Graduate studies at Western
Law and Philosophy 20 (1):31-59 (2001)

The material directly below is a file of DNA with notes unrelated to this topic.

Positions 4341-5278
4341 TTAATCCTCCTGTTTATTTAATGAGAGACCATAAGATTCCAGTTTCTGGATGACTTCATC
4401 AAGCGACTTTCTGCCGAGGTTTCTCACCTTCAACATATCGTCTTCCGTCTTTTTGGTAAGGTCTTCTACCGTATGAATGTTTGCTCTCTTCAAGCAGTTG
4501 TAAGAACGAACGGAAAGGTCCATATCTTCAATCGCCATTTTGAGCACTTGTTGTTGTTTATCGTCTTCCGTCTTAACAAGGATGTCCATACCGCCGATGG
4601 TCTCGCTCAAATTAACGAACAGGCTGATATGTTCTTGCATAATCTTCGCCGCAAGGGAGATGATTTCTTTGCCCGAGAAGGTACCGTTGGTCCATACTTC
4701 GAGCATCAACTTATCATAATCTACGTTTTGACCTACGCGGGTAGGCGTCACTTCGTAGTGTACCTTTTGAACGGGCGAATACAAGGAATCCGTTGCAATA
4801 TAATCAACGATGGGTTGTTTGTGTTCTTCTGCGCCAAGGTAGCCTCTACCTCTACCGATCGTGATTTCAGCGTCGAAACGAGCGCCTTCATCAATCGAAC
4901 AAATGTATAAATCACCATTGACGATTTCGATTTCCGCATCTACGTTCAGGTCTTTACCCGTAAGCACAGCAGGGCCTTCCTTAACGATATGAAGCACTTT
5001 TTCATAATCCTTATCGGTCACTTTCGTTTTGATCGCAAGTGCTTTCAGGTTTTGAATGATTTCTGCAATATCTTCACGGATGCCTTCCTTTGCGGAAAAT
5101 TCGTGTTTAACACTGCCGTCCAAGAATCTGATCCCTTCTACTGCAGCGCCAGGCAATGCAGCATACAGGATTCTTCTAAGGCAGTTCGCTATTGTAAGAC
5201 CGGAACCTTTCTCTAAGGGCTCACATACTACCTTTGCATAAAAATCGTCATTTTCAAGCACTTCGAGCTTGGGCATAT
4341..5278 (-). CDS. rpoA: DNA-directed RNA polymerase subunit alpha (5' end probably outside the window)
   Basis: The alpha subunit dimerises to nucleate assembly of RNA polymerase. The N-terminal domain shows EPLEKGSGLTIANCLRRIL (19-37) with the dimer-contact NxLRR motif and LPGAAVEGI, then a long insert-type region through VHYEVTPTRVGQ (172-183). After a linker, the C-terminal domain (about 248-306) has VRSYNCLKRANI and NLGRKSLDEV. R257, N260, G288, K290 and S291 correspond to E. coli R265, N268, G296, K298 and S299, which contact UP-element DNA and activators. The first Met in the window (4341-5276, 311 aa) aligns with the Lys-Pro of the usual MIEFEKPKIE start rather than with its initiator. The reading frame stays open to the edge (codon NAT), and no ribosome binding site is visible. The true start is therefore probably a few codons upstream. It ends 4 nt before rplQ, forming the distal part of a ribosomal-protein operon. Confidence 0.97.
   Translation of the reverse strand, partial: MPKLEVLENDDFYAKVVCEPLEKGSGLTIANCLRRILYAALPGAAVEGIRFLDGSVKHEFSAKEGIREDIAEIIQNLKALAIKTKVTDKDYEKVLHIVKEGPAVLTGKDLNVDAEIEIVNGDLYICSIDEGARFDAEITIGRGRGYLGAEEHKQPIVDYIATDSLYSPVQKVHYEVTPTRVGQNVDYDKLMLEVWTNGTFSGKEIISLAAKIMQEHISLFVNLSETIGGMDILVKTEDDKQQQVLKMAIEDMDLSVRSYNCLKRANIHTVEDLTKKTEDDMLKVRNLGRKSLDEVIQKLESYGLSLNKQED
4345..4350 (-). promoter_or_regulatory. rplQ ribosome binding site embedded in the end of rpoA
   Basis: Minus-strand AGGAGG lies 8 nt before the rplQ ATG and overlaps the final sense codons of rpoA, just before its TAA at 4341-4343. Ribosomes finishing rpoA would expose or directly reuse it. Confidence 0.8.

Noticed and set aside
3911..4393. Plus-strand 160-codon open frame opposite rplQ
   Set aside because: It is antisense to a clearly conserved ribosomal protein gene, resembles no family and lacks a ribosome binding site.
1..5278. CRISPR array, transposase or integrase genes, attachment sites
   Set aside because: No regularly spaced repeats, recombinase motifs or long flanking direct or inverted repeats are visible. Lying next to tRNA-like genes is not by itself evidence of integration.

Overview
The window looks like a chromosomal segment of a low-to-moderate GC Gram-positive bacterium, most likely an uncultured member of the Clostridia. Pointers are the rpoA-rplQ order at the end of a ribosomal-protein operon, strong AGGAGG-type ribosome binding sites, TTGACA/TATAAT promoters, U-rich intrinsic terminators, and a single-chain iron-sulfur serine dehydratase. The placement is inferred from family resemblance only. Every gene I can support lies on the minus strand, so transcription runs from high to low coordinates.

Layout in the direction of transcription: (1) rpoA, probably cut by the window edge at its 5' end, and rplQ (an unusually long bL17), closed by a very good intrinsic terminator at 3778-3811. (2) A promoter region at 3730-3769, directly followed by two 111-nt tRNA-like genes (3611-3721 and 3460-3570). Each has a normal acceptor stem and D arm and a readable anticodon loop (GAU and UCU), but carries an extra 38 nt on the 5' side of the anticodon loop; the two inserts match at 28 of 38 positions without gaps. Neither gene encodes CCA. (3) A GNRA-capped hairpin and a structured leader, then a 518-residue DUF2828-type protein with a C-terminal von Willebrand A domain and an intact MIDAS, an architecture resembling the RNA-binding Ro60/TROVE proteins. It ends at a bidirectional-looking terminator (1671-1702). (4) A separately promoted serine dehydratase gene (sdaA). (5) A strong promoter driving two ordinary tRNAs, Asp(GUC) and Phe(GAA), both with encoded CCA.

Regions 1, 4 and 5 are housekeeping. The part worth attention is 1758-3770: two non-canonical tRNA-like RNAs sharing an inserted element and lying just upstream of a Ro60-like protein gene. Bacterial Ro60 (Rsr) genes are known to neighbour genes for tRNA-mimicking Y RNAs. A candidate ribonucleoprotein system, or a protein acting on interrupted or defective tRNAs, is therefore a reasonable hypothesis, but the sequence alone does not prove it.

|Abstract||In this article, I argue that law has two often neglected functions: the expressive and the communicative functions. They are especially important for legislation on moral issues, such as biomedical ethics and anti-discrimination law. The communicative function of law is a complex one: law may create a normative framework, a vocabulary to structure normative discussions, as well as institutions and procedures that promote further discussion. The expressive function of law is at stake when it expresses which fundamental standards, which values are regarded as important. The recognition of these functions is not only important for descriptive purposes; it is also fruitful for normative theory.|
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